While chatting with reporters on his press plane this week, Sen. Barack Obama (D-IL), noting that many of the televisions at army bases in Iraq and Afghanistan were tuned to Fox News, jokingly asked, “Is this the commander in chief’s choice?” Missing the joke, the Fox and Friends denounced Obama’s “implication” that the Bush administration was “brainwashing” the troops.
At the same time, the Fox hosts insisted that it made perfect sense that soldiers overseas would prefer Fox News because “they’re getting a fair and balanced approach” to the war. Guest Rudy Giuliani declared that if Obama “has any understanding of how American troops think,” he’d know they feel that they “get a better shake on Fox” than the other “anti-military” networks:
GIULIANI: I mean, if he has any understanding of how American troops think, it would be natural that a large percentage of them would watch Fox. There’s the sense that Fox covers the war in Iraq and the situation in Iraq in a more balanced way. … But if you talk to enough of the troops there or their offices, and not 100% but you are going to see a very large percentage of them believe they get a better shake on Fox than some of the other networks some of which I think they believe is anti-military.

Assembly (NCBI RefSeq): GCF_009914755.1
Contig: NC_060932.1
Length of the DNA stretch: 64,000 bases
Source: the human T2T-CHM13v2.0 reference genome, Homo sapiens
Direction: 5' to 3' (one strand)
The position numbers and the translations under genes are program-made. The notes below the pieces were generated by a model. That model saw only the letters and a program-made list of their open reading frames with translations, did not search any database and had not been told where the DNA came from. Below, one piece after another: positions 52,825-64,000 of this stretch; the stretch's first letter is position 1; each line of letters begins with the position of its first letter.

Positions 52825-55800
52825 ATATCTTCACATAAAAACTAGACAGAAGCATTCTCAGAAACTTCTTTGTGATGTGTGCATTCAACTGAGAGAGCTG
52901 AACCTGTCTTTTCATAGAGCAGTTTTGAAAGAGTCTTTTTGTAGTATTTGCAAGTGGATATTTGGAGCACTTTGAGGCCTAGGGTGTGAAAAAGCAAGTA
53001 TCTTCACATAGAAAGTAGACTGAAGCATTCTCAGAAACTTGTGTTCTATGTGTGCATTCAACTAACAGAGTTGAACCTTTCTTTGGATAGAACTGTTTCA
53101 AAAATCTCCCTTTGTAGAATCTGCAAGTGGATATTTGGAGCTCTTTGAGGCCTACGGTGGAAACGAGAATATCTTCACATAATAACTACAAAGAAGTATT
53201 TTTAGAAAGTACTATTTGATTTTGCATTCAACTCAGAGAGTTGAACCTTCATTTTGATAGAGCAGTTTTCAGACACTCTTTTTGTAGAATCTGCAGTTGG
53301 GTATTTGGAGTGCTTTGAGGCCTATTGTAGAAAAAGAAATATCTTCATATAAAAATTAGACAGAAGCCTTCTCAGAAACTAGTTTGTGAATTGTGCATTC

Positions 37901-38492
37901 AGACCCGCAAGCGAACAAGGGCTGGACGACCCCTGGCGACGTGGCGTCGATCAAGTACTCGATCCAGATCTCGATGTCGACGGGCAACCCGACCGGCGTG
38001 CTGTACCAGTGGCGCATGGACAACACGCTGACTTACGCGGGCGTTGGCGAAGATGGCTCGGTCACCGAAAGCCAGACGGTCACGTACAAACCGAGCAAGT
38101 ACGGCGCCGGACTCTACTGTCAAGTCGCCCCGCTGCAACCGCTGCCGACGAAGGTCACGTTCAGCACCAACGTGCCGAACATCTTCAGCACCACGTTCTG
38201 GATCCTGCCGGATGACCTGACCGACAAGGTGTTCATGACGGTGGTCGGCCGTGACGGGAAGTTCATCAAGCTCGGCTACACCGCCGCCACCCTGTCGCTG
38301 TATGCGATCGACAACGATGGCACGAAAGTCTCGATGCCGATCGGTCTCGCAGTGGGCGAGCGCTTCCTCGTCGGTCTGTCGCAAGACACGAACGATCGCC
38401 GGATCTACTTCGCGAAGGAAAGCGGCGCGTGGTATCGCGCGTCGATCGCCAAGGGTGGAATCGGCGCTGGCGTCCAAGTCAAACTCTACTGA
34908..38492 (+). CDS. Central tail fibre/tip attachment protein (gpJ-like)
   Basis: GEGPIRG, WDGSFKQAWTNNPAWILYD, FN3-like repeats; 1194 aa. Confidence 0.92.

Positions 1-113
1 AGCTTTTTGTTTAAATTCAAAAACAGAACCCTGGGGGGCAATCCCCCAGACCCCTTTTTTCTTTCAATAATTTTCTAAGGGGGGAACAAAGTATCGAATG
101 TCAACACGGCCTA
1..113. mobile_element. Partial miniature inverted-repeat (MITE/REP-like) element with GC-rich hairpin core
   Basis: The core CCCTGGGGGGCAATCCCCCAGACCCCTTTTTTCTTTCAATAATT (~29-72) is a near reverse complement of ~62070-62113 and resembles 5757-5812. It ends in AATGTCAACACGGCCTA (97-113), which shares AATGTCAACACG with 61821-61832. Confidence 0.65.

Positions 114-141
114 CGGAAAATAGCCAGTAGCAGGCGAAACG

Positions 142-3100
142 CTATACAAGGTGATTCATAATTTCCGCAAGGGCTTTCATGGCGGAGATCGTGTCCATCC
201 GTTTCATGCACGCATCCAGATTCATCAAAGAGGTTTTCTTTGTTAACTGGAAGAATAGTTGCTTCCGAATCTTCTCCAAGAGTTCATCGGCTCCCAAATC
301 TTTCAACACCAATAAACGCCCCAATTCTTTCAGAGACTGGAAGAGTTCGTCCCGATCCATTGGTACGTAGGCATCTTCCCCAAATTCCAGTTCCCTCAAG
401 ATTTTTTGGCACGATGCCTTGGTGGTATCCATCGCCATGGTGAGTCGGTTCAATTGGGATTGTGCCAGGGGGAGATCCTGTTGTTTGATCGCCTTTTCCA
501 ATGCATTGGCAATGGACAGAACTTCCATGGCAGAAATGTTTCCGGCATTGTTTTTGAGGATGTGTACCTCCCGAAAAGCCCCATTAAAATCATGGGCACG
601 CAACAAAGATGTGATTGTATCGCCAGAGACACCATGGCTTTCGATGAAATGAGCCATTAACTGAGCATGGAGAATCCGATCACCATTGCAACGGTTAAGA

Watch a compilation of Fox and Friends’ coverage of the story this morning:
The Fox anchors repeatedly declared that the military offers “all cable channels.” However, when Brian Kilmeade checked with a source in Gen. Petraeus’ office, he reported that the military televisions offer “AFN [American Forces Network] news, which cycles through the various news broadcasts, and you can also get CNN International, and then we have Fox.” In other words, Fox is the only stateside American network accessible around the clock.
Host Steve Doocy comically asserted, “The best coverage of the war was on Fox.” A Project for Excellence in Journalism report in March found that Fox spent the least time discussing the Iraq War in 2007 of all three cable networks, devoting just 10 percent of airtime to the subject. Similarly, in 2006 Fox spent the least time on the war — giving it hardly any more coverage than it gave to Anna Nicole Smith.
A 2003 study by the Program on International Policy found that 60 percent of Fox viewers erroneously believed at least one of the following misperceptions: that Iraq and al Qaeda were linked, that weapons of mass destruction had been found in Iraq, or that the world favored the U.S. invasion.